While concerns surrounding the safety of the internet have not quite reached the pitch of panic sustained by the video nasty scare in the Eighties, it's an issue that rumbles on. Chatrooms are regarded as potentially dangerous environments for older children; inappropriate online content and the identification of children are other key concerns.
The latest guidance from the Department for Education and the British Educational Communications and Technology Agency (Becta) advises schools to use whole-class rather than individual email addresses for external communications. It is hoped this will help to maintain the anonymity of individual pupils and enable teachers to keep a closer eye on what's in the mailbox.
Use of photographs, identifying safe chatrooms and filtering systems are also covered on the site at http:safety.ngfl.gov.uk.
The DfEE has also launched the Grid Club, an online learning environment aimed at seven to 11-year-olds. As well as interactive curriculum materials, Grid Club provides mediated chat areas.
Learning and Teaching Scotland (LTS) has launched the Safer Use of Services on the Internet project. There are plans to provide both printed and online advice and guidance for teachers and parents. Keep an eye on the LTS website at www.ltscotland.com in mid-August for further details.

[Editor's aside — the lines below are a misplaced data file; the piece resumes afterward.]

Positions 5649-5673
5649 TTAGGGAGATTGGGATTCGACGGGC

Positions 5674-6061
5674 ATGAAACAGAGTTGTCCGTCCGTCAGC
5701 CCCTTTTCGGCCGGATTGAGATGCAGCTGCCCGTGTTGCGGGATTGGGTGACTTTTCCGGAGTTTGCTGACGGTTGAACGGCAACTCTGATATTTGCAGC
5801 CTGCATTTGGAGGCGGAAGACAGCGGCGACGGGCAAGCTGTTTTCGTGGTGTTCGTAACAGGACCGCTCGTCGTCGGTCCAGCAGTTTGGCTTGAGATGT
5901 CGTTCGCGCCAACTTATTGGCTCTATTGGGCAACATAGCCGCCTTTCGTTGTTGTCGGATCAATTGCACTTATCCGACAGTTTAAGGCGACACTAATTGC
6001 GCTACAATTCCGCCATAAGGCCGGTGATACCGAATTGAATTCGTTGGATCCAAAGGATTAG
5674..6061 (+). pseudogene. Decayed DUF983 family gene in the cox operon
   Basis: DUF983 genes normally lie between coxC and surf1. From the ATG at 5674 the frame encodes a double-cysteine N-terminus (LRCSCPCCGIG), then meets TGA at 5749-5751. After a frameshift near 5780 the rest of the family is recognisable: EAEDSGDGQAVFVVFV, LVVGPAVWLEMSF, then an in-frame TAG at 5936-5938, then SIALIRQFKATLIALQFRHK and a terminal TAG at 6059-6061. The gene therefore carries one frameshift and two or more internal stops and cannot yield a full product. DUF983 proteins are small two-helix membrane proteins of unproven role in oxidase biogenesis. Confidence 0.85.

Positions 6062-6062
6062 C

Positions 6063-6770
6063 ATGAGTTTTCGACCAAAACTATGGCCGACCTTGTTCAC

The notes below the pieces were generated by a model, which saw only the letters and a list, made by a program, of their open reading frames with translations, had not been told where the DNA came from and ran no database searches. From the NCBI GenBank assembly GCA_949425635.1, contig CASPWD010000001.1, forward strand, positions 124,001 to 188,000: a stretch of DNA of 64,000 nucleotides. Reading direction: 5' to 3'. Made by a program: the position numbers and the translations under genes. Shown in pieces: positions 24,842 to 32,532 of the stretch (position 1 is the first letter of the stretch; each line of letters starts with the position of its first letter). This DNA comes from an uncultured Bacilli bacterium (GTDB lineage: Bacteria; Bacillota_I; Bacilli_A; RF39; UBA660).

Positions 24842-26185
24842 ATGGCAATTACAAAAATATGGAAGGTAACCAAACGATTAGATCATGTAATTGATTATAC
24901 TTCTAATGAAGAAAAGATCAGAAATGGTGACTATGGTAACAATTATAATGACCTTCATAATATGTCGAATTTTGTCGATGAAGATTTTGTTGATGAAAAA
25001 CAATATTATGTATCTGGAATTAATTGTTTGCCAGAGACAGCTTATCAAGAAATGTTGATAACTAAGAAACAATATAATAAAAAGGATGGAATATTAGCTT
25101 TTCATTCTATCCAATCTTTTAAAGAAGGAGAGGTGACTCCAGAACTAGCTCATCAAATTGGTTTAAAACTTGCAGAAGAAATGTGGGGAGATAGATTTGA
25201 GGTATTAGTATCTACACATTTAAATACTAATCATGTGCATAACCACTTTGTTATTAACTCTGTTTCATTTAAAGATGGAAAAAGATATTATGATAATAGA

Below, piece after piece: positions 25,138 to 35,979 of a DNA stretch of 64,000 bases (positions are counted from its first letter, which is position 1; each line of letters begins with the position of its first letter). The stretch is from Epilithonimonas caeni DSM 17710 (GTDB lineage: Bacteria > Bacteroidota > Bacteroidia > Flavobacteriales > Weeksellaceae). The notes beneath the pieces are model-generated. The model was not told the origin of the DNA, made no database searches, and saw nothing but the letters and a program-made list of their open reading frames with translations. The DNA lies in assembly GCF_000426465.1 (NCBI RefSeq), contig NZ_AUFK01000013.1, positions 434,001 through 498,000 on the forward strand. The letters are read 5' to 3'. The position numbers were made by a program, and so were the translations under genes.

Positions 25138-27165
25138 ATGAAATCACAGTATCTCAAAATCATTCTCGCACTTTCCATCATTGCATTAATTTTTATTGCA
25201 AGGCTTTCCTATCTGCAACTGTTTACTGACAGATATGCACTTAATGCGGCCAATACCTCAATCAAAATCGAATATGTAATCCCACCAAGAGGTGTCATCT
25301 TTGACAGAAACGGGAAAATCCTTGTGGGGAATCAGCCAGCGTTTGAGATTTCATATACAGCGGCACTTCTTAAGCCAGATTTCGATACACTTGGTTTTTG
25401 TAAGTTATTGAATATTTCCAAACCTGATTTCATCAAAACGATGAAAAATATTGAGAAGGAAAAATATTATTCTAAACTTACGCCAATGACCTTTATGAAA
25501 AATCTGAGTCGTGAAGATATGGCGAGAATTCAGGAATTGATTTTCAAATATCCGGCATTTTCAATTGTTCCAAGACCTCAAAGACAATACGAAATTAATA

Sometimes, though, despite everyone's best intentions, children find a way to circumvent the barriers that adults impose. The canny ones even manage to profit from it.
At a north-west ondon primary a Year 3 pupil set up shop in the playground selling laminated cards bearing characters from Dragon Ball Z, a current Japanese anime favourite. At 50p a pop, business was brisk until an observant fellow pupil brought his business empire to a swift close - among the innocent characters he spotted images of cartoon porn.
After interrogation, the unwitting junior pornographer admitted that he had downloaded the images from his computer at home. Unfortunately, the young entrepreneur hadn't taken all of his pictures from the official Dragon Ball Z site at www.dragonballz.com; some were downloaded from one of those "unofficial" sites that do dubious things with cartoon characters.
The one good thing to come out of all this is the fact that, had he tried to do the same thing at school, the LEA's filtering software would have blocked access to all Dragon Ball Z sites as it does with most other cartoon sites.
So the message of internet security has largely been heard in schools. But to really have any effect, Becta, the DfEE and other organisations need to get the message through to parents. Many are still unsure of the options open to them when it comes to limiting their children's access to the internet. Putting the family computer in the kitchen or the front room seems to be the most common advice. But who'll be paying attention to their sneaky 12-year-old when they're busy trying to work out who shot Phil Mitchell in EastEnders?